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Perplexing Secrecy of AI Designs

If AI is made for profit, then should its design be confidential? This choice is part of AI product strategy. The decision on this depends on the following at least.

  • Correctness: How likely is it to make errors when providing advice to users? 
  • Verifiability: How likely are its users to detect that advice is erroneous?
  • Impact: How important is the decision problem that it advises users on, to these users?
  • Scarcity: How likely is it that knowledge to improve the quality of its recommendations is outside of the organization that designs it?
  • Specificity: To what extent is the AI design based on publicly available models?

What is the relationship of each of these to AI confidentiality?

Correctness: The more likely the AI / algorithm is to make errors, the more likely it is that users will abandon it in favor of human advisors. 

Correctness is related to verifiability: the more it is likely for most users to distinguish correct versus incorrect advice from the AI, the more likely it is that correctness will matter to them. 

Why is this so? Because of algorithm aversion; see the following, from a slightly different context, but likely applicable here.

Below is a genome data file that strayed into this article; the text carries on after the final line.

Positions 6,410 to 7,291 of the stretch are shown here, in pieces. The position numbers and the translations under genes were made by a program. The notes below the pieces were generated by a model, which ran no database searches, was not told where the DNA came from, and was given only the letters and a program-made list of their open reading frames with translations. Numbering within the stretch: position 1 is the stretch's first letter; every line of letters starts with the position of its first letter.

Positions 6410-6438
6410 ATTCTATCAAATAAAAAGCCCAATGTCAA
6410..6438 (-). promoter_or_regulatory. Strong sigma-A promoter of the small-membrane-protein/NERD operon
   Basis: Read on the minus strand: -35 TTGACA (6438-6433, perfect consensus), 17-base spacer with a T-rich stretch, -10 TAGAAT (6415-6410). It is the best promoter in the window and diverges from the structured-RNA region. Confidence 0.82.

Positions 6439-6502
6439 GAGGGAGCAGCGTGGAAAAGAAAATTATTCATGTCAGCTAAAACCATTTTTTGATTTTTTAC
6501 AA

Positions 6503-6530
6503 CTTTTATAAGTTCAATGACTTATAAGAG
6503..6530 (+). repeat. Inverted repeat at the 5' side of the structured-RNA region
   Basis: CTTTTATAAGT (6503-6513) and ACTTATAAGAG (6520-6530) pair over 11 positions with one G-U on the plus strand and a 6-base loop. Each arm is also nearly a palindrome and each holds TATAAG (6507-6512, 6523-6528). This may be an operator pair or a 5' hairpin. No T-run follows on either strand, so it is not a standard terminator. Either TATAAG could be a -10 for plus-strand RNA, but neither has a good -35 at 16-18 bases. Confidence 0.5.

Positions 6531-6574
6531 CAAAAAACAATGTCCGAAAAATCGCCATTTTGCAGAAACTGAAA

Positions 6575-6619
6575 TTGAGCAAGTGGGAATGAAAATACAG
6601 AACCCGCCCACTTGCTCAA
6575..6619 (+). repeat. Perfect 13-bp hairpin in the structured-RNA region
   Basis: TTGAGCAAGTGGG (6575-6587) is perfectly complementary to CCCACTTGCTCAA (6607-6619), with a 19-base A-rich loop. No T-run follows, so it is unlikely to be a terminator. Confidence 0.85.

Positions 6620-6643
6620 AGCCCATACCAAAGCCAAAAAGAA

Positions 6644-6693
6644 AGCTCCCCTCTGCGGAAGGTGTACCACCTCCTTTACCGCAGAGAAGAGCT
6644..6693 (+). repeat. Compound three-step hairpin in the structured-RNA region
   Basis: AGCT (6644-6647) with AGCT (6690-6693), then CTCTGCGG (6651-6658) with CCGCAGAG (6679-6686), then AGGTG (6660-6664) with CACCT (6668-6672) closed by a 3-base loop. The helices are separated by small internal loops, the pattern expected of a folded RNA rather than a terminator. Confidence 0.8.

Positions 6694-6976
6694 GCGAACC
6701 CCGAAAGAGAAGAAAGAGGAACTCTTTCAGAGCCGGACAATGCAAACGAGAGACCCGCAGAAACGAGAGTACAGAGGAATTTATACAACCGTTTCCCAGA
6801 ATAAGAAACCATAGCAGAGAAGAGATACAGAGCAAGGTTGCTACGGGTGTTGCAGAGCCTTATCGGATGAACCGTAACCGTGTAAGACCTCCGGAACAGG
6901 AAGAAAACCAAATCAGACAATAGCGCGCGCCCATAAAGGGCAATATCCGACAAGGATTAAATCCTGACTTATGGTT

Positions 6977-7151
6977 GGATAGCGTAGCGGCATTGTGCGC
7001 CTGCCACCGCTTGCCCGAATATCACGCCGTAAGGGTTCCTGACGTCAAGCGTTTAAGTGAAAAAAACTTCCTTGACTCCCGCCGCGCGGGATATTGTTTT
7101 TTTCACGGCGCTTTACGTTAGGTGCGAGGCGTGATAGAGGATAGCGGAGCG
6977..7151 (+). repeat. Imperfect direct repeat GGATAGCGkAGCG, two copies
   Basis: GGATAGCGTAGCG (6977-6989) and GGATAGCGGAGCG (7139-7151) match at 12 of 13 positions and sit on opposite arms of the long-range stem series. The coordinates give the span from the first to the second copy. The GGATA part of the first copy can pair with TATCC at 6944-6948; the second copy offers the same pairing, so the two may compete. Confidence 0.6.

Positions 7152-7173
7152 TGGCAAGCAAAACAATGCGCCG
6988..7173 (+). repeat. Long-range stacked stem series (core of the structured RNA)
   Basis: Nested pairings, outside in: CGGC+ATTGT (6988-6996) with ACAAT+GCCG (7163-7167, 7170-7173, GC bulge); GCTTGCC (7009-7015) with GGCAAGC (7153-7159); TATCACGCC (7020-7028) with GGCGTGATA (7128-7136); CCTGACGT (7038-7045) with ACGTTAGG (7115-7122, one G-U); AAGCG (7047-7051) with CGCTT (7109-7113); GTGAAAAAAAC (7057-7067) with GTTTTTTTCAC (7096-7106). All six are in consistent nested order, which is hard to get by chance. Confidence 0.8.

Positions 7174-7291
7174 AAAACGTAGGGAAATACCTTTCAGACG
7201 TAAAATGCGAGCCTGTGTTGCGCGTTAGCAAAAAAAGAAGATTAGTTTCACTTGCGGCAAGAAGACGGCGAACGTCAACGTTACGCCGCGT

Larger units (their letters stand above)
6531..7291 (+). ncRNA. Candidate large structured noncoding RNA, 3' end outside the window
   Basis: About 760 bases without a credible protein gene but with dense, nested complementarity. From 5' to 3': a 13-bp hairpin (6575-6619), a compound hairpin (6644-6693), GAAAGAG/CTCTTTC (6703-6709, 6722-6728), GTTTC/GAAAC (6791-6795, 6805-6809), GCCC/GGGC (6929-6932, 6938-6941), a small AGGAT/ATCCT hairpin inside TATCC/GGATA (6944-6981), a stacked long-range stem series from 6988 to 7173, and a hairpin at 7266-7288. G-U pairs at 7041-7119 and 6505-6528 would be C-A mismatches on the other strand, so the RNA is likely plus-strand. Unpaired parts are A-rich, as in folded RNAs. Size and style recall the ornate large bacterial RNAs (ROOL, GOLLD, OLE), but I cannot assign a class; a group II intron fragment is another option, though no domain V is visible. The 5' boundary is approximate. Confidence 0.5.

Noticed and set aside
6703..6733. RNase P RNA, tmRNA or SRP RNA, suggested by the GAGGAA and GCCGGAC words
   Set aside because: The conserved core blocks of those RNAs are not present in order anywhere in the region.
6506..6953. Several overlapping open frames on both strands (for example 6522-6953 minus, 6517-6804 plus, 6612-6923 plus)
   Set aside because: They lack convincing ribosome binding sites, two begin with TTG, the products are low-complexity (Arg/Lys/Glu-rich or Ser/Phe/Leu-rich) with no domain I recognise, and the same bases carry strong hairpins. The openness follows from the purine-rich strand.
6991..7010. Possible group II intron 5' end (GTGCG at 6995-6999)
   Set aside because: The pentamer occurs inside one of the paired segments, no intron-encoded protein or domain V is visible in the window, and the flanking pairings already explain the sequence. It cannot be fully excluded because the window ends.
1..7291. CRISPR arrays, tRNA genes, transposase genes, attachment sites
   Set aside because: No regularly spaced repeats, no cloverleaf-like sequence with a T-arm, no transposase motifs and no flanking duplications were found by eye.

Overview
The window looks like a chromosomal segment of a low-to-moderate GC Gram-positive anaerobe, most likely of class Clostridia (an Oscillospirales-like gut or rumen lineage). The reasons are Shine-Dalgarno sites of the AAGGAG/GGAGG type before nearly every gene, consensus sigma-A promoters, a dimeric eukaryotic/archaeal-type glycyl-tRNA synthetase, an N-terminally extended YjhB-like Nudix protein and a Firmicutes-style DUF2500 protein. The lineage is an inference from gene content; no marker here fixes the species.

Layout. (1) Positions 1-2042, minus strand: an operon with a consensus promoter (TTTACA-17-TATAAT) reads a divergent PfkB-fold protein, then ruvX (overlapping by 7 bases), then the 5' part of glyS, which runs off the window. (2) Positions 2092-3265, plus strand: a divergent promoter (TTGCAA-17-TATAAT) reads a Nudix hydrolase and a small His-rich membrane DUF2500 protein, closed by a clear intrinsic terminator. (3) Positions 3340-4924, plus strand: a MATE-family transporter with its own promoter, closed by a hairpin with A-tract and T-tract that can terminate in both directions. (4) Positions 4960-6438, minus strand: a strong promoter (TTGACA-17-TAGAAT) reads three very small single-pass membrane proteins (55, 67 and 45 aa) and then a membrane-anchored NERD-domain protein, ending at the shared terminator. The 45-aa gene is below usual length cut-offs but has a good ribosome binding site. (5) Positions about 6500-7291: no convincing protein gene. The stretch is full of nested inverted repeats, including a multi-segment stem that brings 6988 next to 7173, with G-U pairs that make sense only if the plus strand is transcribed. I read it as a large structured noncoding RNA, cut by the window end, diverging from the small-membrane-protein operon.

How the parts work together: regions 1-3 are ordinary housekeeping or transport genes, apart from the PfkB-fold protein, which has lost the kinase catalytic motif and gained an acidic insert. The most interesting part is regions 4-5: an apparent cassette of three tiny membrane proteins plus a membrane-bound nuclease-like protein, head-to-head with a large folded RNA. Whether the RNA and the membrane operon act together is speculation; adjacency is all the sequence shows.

“The results of five studies show that seeing algorithms err makes people less confident in them and less likely to choose them over an inferior human forecaster. This effect was evident in two distinct domains of judgment, including one in which the human forecasters produced nearly twice as much error as the algorithm. It arose regardless of whether the participant was choosing between the algorithm and her own forecasts or between the algorithm and the forecasts of a different participant. And it even arose among the (vast majority of) participants who saw the algorithm outperform the human forecaster.” [1]

The role of impact is simpler: the more the advice matters to users, that is, the more important the underlying decision for users is, the more valuable the correct advice is, and the more interesting it becomes to minimize risk of anyone else reproducing the AI.

Scarcity matters if talent needed to improve the AI design cannot be acquired other than having them contribute in some noncommercial manner. Much of current AI advances are made through collaborations between researchers in academia and companies, and in these cases, confidentiality is less of a concern.

Specificity: If the design of the AI product/system is based on adapted public models, possibly also on widely available data (e.g., Common Crawl), and any customization is done in ways which are not hard or expensive to reproduce, then confidentiality will only be interesting if other factors above suggest it.


  1. Dietvorst, Berkeley J., Joseph P. Simmons, and Cade Massey. “Algorithm aversion: people erroneously avoid algorithms after seeing them err.” Journal of Experimental Psychology: General 144.1 (2015): 114.

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